Let’s talk about the new Israeli government, because besides Netanyahu, it’s led by two younger public faces that most Americans don’t know anything about. One is Yahir Lapid and the other is Naftali Bennett.

We are seeing a fascinating story unfold. The Israeli elections were held on

January 22, and in the intervening two months there’s been an effort to put together a coalition government. And what happened was that the two parties—Yesh Atid, led by Yair Lapid, and HaBait Yehudi, the Jewish Home, led by Naftali Bennett—formed an alliance after the election against Netanyahu. In putting themselves together they exerted a great deal of pressure on Netanyahu and were successful in extracting major concessions in terms of the government formation. What’s so interesting about it is that these two parties represent an alliance between secular middle class Israel and what I call the national religious Israelis. Yair Lapid is the liberal, and Naftali Bennett represents the national religious camp, the people who are religious and right wing but who are very much part of the Israeli mainstream—distinct from the ultra-Orthodox, who do not participate in Israeli national life; they do not go to the Army, and many of them do not work. They really live outside of the Israeli mainstream and yet reap many of the benefits of being part of Israel.

You have a government that has formed an alliance about the need to address some of Israel’s social problems, the biggest agenda item being to equalize responsibility for national service.

So what you have now is a government that does not have the ultra-Orthodox in it for the first time in over ten years. You have this alliance that was formed between a center-left secular party under Lapid and a right-wing nationalist religious but modern Orthodox party of the right against Netanyahu. What that means is that you have a government that has formed an alliance about the need to address some of Israel’s social problems, the biggest agenda item being to equalize responsibility for national service and national participation. The effort is to try to pass legislation that will require the ultra-Orthodox to do national service in the army or elsewhere, and to really bear their share of the burden. This is kind of a victory for middle Israel, if you will.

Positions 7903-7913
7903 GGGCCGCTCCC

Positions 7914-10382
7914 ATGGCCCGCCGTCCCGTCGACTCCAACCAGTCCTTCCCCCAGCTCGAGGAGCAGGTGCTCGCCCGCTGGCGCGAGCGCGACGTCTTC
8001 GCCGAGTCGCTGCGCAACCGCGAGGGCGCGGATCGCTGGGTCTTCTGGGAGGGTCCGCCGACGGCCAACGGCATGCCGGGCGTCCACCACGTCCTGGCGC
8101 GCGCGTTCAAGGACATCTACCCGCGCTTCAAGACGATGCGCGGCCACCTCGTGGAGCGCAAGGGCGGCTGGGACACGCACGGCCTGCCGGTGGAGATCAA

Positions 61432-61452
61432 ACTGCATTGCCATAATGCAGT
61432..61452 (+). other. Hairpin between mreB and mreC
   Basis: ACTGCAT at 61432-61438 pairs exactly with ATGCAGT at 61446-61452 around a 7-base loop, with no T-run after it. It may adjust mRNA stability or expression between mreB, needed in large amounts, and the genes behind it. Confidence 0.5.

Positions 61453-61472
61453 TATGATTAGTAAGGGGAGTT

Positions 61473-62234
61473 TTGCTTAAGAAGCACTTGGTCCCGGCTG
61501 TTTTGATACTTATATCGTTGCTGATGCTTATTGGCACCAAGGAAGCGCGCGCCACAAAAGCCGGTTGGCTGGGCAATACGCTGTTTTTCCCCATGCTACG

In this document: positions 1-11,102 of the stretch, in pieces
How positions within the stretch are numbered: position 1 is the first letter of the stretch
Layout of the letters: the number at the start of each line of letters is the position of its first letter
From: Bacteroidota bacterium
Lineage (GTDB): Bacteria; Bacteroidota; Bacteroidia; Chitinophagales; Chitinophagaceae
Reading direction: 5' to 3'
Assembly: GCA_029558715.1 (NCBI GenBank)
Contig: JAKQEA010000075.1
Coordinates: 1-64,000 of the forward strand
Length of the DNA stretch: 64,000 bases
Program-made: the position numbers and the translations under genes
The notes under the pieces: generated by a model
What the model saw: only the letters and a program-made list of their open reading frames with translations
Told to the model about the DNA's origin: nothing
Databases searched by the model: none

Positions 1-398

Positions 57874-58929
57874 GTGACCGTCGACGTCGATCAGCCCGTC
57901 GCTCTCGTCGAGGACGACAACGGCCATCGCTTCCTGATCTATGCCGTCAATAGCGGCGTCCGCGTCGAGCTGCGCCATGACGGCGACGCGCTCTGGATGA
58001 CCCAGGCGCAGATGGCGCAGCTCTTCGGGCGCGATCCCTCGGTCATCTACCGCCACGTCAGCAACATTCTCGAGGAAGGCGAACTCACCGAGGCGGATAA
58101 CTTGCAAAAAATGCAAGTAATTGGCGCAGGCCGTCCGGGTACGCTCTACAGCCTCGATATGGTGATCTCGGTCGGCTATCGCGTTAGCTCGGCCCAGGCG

What’s interesting is that when it comes to foreign policy you have inside the coalition a huge range of opinions. So whereas the previous Israeli government had been solidly right-wing, this is a government that is much more diverse It means that you have the Likud Party that Netanyahu heads, which has become more hawkish and right-wing, but also Lapid, who insisted that one of his requirements to come into the coalition was the reinvigoration of the peace process with the Palestinians. You also have the party headed by Tzipi Livni, who ran on a platform of a two-state solution with the Palestinians. So there’s going to be a real tension inside the government between Netanyahu’s own party, which is allied with Bennett on this issue and will be very hostile to any concessions with the Palestinians, and then Lapid and Livni on the other hand, really wanting a peace process.

Is Netanyahu stronger or weaker?

I’d say that overall, Prime Minister Netanyahu has emerged from these elections politically weaker than he had been prior to the election. The outcome of the elections was a blow to him and his party, and the fact that he’s had to make all of these concessions in forming the coalition has weakened him further. The expectation in Israel is that this government is not going to be durable. It’s going to have sixty-eight seats—you require sixty to have a majority, so sixty-eight is not that strong a majority. It means that any one party can pretty much bring down the government.